In the first part of this statement I would replace “value” with “inherent worth,” for the reasons cited above. The second part of the statement is simply wrong. Marx does not ascribe the source of wealth principally to human effort, but to the equal contributions of humankind and nature. He quoted the early classical economist William Petty in relation to wealth: “labor is its father and the earth its mother.” (Capital Vol. 1, Progress Publishers, p. 50). Orton goes further astray by citing “labor power,” which Marx used to explain capitalist class relations, not wealth.

Returning to terminology, I would urge environmentalists to use “exchange-value” for the relationship between two commodities in exchange. Whether they adhere to the labor theory of value to explain this relationship is a different matter.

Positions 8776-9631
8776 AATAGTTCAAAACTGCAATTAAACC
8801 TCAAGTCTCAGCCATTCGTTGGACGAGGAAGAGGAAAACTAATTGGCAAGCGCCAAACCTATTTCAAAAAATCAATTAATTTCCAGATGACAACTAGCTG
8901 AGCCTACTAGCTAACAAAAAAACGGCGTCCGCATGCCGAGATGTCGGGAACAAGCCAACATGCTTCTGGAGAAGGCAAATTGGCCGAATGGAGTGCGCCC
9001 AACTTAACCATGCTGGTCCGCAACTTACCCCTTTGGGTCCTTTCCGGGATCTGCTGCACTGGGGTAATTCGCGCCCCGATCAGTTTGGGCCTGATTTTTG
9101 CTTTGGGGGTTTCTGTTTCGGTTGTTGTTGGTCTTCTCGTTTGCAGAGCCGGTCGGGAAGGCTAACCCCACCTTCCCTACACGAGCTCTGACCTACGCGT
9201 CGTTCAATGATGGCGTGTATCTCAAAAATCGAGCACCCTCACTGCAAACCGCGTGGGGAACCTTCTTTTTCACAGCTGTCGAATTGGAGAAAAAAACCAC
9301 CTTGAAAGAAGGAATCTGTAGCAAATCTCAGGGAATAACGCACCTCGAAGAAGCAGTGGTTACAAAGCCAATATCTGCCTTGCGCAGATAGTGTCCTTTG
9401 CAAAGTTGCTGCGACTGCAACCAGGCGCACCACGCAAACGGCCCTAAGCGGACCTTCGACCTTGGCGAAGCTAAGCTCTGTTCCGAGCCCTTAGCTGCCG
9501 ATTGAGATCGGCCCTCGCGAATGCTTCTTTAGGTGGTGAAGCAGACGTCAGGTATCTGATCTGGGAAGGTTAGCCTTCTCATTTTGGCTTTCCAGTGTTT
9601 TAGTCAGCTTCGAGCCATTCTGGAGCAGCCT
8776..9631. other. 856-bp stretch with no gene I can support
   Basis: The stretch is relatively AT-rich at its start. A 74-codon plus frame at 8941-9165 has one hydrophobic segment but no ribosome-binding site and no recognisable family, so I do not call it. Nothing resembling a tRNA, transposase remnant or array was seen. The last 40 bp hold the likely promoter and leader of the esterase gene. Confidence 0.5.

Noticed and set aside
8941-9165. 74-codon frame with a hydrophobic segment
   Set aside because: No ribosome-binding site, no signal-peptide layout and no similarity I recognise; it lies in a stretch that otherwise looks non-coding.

Let me summarize the suggestions made here.

First, the non-economic uses of “value” and “values” can be allowed to stand. In almost all cases, context will clearly establish our intended meanings.

Second, Deep Ecology should avoid the term “intrinsic value” because accepted alternatives exist, and because “value” is an indispensable term in the economic context, for which it should be reserved to the extent possible.

Third, we should use “monetary value” for the market valuation of an asset, “use-value” for the subjective valuation of a commodity, and “exchange-value” for the factors underlying commodity prices and exchange.

Agreement on these terms, and their broad adoption in Green economic discourse, will provide a solid basis for intellectual progress, and will help us identify conceptual errors and factual distortions.

Frank Rotering is a Canadian writer who specializes in alternative economic theories. He studied mainstream economics at Simon Fraser University in Vancouver, British Columbia. Web site for more information: http://www.needsandlimits.org. Mr. Rotering can be reached at: frotering-feedback@yahoo.com.

[29 apr 06]